SOMERS, N.Y. — Local legend has it the small red and white building that stands on the northwest corner of Route 100 and Route 35 was originally a hangout in the 1920s for fishermen who came up from the city. Since, then it has been through many incarnations.
Its latest is thanks to Ann-Margaret Wagner and Eddie Lubic, owner of Italian restaurant Eduardo’s in Mount Kisco, who bought the historic building from chef Reka Souwapawong in May, gave it an extensive renovation and renamed it the Muscoot Tavern.
Muscoot's menu, which had been Italian only, is now comprised of traditional tavern food at budget-friendly prices, with some Italian choices mixed in.
“It’s all my recipes. No matter who’s cooking back there, it will be consistent,” said Lubic, whose father opened Pizza Village in Mount Kisco in 1969. Lubic Jr. took over the spot in the 1980s, renaming it Eduardo's.
“It’s just a well-rounded menu. It has something for everyone,” he said, like the smoky brisket burger he created and the thin crust clam pizza.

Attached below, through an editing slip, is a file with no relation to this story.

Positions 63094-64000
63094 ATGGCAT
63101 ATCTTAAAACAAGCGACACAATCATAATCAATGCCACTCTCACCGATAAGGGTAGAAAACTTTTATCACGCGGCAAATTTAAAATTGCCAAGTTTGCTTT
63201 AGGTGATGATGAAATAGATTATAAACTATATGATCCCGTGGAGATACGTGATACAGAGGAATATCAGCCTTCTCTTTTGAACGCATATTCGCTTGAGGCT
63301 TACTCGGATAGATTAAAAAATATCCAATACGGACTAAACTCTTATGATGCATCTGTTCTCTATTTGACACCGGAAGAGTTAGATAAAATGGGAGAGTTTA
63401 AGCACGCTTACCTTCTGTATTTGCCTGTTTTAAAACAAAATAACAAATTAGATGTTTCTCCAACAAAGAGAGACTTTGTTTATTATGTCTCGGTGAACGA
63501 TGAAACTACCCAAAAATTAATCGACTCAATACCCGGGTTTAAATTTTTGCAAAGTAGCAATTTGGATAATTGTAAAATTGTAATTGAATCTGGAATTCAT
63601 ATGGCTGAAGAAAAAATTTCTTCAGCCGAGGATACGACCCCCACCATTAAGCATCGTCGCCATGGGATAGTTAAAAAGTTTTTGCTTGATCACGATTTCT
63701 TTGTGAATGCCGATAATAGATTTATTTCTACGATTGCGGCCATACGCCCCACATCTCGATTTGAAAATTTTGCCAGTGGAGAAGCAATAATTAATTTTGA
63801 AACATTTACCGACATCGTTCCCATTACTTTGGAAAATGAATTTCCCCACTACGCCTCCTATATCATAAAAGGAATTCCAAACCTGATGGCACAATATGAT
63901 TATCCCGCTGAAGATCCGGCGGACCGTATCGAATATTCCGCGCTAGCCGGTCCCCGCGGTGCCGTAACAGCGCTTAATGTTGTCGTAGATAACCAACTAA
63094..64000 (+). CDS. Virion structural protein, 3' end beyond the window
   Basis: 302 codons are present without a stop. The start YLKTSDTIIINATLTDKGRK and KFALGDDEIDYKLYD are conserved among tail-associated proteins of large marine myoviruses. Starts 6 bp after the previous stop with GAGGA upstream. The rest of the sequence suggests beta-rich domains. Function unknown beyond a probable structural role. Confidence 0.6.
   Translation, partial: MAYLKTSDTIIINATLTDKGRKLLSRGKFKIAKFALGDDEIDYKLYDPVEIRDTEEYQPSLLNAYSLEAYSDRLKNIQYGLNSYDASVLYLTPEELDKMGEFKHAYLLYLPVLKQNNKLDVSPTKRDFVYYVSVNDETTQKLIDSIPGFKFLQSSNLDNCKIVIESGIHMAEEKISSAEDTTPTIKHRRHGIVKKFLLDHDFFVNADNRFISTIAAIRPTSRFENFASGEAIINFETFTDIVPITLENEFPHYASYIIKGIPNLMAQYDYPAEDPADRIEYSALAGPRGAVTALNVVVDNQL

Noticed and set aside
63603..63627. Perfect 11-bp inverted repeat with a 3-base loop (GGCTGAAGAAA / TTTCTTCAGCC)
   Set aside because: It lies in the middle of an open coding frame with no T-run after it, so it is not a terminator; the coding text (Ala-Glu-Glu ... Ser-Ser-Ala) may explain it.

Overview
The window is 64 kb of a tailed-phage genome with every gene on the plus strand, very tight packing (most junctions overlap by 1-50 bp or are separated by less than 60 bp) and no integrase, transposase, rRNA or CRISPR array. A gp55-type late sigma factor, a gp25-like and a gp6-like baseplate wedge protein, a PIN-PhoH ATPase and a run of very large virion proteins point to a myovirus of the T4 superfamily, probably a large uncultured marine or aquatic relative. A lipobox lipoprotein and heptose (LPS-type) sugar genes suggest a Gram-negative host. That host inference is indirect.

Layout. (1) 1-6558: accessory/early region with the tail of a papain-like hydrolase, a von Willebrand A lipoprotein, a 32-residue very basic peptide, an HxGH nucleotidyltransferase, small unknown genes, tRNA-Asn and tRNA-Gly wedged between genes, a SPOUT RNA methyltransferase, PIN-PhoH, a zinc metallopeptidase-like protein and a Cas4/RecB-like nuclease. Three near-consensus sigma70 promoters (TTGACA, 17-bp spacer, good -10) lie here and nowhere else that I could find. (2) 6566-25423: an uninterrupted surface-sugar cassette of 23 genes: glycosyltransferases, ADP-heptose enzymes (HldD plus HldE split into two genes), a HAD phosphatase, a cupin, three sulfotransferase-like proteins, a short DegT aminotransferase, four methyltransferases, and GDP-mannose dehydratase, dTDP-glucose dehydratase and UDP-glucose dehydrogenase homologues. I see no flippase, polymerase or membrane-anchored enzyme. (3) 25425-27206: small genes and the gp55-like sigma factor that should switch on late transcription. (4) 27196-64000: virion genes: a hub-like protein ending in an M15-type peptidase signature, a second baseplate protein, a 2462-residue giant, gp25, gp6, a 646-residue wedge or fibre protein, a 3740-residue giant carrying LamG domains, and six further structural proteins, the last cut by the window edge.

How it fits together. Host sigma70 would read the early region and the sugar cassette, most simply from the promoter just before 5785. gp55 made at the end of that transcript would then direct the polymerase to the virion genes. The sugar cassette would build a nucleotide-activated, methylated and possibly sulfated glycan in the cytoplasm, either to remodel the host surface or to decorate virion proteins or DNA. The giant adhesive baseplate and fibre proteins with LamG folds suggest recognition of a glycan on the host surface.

Co-owner Wagner, who has a background in restaurant management, has her own menu contributions: gluten-free items and healthier options like the Portobello burger and the salmon burger.
Before retooling the menu, the Mahopac couple, who have a 5-year-old daughter together, had to perform a long overdue renovation: they tore up the floor, installed a new kitchen, re-painted the interior and exterior, fixed the foundation, gutted the bathrooms, extended the ceilings and turned an office into a small, private dining area.
As one necessary repair after another came to light, the true magnitude of the job became clear – “It kind of snowballed,” said Wagner.
The building's extensive wear and tear makes sense, given that it is thought to be one of the oldest buildings in Westchester. It may have also been moved from Muscoot Farm property at one point, Wagner said.
Originally the Muscoot Diner in the 1920s, it was bought by Lottie Burke and renamed the Muscoot Restaurant in the 1960s, then became a German restaurant called The Little Brauhaus, then back to the Muscoot Restaurant under Burke's daughter until the late 1990s when it was bought again and became the Muscoot Inn.
Wagner and Lubic opened their doors on July 10, and are looking forward to holding a festive grand opening event sometime within the next few weeks.
When it comes to a restaurant’s grand opening, “You only get one chance to do it right," Wagner said. “We want to make sure we do it right the first time.”